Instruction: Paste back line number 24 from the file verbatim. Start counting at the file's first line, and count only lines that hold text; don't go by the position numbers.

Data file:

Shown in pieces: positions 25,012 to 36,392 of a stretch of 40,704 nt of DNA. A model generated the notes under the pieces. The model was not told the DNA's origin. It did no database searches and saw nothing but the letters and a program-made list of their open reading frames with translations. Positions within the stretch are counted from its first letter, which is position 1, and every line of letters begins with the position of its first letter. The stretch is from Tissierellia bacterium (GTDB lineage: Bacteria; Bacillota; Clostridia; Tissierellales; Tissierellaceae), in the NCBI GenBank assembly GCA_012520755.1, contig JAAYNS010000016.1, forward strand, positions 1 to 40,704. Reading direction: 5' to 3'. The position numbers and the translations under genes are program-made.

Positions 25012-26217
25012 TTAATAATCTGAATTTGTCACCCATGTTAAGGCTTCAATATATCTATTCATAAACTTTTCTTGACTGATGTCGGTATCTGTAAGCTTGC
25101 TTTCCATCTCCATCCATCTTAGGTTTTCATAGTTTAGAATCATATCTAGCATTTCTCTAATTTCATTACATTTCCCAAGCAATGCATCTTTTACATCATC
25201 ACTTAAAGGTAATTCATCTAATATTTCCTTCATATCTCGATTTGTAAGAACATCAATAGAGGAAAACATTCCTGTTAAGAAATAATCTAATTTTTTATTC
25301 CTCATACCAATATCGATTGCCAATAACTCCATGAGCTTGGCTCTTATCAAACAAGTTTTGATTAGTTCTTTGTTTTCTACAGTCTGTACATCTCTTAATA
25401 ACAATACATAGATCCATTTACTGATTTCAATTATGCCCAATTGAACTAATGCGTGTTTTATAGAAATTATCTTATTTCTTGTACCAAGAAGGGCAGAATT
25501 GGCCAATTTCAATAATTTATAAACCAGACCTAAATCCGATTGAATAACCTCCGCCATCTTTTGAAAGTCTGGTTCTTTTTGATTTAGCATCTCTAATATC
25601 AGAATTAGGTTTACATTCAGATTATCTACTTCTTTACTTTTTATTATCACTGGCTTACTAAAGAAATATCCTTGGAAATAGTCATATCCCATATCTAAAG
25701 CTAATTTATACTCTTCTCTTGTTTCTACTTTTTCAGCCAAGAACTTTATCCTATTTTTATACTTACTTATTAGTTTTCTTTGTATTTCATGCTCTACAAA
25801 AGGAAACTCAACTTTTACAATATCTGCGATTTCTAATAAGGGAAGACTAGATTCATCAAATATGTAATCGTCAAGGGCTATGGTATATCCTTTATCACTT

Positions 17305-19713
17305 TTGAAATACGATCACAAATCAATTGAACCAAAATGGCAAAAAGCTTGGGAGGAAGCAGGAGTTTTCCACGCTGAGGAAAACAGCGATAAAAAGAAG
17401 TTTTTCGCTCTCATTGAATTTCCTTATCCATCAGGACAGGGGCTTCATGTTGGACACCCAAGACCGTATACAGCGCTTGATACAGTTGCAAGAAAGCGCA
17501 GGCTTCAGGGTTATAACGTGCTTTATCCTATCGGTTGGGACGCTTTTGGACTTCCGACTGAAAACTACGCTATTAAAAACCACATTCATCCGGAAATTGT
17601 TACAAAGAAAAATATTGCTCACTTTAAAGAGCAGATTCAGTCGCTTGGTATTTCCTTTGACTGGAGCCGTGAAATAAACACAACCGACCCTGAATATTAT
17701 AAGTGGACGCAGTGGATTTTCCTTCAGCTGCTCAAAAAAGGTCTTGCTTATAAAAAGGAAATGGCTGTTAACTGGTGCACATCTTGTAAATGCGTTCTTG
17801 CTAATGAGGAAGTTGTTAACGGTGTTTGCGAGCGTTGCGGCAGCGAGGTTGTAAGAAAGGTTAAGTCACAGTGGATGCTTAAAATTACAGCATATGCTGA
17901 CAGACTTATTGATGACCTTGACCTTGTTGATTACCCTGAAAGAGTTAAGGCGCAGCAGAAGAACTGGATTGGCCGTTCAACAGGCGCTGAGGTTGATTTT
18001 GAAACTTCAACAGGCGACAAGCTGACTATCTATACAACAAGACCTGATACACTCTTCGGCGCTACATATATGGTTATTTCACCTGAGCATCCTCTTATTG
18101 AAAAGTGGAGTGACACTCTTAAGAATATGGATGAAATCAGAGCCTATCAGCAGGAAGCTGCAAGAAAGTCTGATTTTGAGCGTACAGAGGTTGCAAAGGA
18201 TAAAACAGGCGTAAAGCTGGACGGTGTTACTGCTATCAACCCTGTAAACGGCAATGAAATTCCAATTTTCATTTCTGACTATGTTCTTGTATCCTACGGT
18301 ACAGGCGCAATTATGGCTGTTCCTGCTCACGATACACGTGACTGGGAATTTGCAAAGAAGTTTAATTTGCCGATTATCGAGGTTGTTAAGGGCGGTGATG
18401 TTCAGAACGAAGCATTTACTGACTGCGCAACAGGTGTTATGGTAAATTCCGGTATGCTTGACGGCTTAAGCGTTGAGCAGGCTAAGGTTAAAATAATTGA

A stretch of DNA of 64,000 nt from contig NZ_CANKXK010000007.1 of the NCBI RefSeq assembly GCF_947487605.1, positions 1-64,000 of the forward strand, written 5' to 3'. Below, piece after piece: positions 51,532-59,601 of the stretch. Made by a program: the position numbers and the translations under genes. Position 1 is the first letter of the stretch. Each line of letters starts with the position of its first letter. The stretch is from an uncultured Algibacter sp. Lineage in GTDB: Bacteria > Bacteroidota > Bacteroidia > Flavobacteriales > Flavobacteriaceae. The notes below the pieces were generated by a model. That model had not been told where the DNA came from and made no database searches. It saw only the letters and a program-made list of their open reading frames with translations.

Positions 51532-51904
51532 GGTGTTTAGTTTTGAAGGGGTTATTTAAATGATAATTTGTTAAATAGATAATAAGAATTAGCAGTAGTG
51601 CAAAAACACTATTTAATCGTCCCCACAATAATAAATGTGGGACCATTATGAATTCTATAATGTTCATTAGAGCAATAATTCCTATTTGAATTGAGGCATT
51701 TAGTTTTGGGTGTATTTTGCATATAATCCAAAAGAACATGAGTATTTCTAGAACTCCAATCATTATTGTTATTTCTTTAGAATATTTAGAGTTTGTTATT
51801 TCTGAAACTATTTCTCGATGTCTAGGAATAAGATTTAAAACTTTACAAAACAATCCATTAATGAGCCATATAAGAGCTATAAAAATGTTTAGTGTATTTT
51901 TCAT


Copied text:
18401 TTCAGAACGAAGCATTTACTGACTGCGCAACAGGTGTTATGGTAAATTCCGGTATGCTTGACGGCTTAAGCGTTGAGCAGGCTAAGGTTAAAATAATTGA